Sunday, August 16, 2009

Mobile Workflows in the Field, SAP and Other ERPs

The way business processes are designed, implemented and standardized within a company can often mean the difference between success and failure. If often takes years of trial and error, and sometimes flashes of brilliance to come up with just the right business process that will mean success and competitive advantages.

Once the perfect business process is proven it needs to be implemented and automated. Why automated? Because humans are forgetful and have even been known to be from time to time lazy. They want to cut corners and avoid that which is tiresome. Automation enforces and manages the perfect business process.

For years software vendors and ERP developers like SAP have developed applications that help design workflows and workflow engines to run them. These provide the technology infrastructure within the enterprise to automate these business processes and to ensure they are followed, however, once an employee exits the building and drives away in a company van to perform a task remotely, the automated business process breaks down. Suddenly, the business processes that you have spent years perfecting are useless. The employee has broken the "connection" and walked out the door to freedom.

Even today, most mobile field service workers leave the building with a clipboard and a stack of paper service tickets or work orders. How they perform their work, in what order and the processes they utilize in the field are now unsupervised and up for interpretation. The field service technicians often don't much care for the business processes designed by the teams of MBAs in suits at the office. They have their own preferences and opinions about how things should be done, and in remote jobsites who is going to argue?

Many large companies have up to 40% of their employees working remotely and/or in the field on jobsites. How can the SAP or other ERP Business Process Expert design and implement business processes that can be utilized and enforced in mobile and remote locations? This is a challenge worth resolving.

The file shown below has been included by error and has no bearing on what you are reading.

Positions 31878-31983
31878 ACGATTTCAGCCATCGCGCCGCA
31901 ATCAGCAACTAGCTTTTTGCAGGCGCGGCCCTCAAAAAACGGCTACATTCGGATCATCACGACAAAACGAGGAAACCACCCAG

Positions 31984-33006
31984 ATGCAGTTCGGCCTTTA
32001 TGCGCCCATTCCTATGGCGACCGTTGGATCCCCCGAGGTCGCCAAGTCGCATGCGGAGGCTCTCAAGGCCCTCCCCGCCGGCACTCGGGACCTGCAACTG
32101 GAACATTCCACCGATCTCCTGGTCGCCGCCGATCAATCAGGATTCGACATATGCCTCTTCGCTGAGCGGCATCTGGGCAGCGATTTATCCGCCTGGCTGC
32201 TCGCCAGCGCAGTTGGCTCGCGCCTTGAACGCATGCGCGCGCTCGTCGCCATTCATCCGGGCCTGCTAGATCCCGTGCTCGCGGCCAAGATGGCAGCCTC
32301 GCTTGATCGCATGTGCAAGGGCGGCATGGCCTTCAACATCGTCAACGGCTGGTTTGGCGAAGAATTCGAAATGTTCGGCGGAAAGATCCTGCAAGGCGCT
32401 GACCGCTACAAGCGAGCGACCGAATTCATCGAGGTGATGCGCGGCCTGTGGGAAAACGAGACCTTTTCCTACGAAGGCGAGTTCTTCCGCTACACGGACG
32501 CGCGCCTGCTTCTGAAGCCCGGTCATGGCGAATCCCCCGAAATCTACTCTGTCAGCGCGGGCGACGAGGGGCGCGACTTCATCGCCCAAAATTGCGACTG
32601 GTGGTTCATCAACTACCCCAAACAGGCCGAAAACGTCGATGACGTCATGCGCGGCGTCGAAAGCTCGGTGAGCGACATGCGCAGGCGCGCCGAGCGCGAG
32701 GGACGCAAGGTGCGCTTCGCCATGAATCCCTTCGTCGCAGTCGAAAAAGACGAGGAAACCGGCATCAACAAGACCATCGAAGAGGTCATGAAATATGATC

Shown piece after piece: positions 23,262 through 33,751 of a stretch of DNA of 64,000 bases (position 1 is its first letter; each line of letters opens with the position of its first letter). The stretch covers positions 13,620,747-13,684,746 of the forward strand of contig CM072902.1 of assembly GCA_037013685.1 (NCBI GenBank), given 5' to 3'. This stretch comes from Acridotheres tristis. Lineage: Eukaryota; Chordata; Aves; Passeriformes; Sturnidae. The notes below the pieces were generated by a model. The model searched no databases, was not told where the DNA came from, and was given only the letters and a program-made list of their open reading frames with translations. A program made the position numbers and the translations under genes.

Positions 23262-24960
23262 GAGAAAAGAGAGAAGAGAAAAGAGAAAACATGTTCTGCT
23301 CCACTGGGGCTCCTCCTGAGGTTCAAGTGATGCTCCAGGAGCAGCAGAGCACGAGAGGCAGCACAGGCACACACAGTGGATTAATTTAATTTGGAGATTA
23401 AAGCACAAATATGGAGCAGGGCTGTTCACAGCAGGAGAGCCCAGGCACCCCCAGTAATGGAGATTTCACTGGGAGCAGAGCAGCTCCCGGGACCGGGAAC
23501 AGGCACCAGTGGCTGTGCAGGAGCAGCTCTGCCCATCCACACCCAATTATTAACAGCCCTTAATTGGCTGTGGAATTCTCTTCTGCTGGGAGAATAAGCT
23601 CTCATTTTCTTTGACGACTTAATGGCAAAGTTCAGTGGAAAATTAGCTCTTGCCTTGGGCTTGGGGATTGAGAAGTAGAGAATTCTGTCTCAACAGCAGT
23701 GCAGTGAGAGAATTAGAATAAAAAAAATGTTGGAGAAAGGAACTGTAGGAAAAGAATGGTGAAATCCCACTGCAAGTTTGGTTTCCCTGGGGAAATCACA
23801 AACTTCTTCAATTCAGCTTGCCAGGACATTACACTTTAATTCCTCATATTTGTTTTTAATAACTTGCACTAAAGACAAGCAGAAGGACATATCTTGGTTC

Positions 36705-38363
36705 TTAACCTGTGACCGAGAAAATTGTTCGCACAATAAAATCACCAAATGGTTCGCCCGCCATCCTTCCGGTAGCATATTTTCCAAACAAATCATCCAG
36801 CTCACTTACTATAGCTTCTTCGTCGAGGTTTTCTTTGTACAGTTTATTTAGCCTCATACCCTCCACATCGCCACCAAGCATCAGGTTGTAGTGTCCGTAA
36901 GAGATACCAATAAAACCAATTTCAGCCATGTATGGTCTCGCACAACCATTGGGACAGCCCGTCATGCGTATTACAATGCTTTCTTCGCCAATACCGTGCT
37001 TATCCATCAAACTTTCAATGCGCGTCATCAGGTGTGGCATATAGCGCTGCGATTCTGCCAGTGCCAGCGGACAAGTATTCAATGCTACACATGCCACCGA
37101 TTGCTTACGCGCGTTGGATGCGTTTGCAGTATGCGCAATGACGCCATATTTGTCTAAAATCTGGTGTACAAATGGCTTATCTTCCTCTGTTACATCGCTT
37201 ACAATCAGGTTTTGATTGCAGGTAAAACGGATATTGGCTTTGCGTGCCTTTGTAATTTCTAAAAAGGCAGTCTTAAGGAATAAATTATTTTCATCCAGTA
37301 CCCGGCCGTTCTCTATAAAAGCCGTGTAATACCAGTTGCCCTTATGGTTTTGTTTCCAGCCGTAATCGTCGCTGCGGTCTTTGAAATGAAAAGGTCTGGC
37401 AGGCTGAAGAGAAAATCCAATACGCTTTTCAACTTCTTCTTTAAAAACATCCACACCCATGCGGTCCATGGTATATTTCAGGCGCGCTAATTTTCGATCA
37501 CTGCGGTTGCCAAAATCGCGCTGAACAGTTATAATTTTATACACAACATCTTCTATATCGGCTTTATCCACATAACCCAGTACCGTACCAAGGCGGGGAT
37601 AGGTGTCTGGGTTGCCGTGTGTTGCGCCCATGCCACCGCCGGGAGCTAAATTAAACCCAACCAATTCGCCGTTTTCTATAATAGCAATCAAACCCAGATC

Think about it, a company pays tens of millions of dollars implementing SAP internally and designing business processes and workflows to operate their enterprise. Yet for many services based businesses the money is earned outside the office at remote locations. The location where the customer interaction takes place and where the money is made is often devoid of best in class business process automation.

Mobile applications that need to synchronize with ERPs, should implement mobile workflow support. This requires a client server architecture whereby the mobile client software understands that a workflow or event manager is associated with a particular process and the server also understands that it is both producing and consuming data with the mobile device that is part of an event or workflow. Let me provide a scenario.

A service technician has a ruggded PDA or other mobile device on his belt. He receives an alert that he needs to be dispatched to a jobsite. This initiates a business process with a workflow associated with it. A series of tasks that make up the dispatch and completion of a service ticket are now initiated. The tasks may include:

  1. Dispatch receives a service call

  2. This initiates a series of tasks including estimating the availability and analyzing the location of all service technicians in the area.

  3. Once the nearest available service technician is identified a service dispatch can be sent

  4. Service technician confirms availability and accepts the job

  5. Least cost and fastest routing information is sent

  6. Service technician arrives at the jobsite and pushes a button on his mobile device annoucing his arrival.

  7. Arrival message synchronizes with the server workflow or event manager notifying dispatch of his location on site.

  8. The workflow may include an inspection, detailed findings, proposed solution, repair and collection of the fee

  9. Any parts needed will be automatically deducted from the service vehicle's inventory

  10. The workflow can also include sales and marketing activities such as promoting an Annual Service plan or equipment upgrade to the customer

  11. The repair is complete, dispatch is notified

  12. The service technician is available for another job

In this scenario, the mobile client application using a workflow engine that interacts with the server side application steps the service technician through the various tasks included in the business process. These steps can be directions in the form of alerts, messages, next steps, data fields that require input, and feedback from the dispatch office. Each step of the workflow required input from the service technician to confirm that the step had been completed and this information was in turn synchronized with the server side workflow engine. This enables the best practices supported by the company to be practiced and supervised in the field.

SAP has a solution called Event Manager. It is designed to manage activities happening across a geographically dispersed supply chain. It requires data input via B2B and EDI data communications. Similarly, mobile applications can feed data into a centralized workflow or event management solution that helps support and ensure best practices across remote jobsites.

A workflow engine and a mobile client version of a mobile workflow engine is required by companies that want to standardize business processes in the field where interactions with customers take place and where revenue is earned.

If you would like to discuss this concept in more detail please email me.

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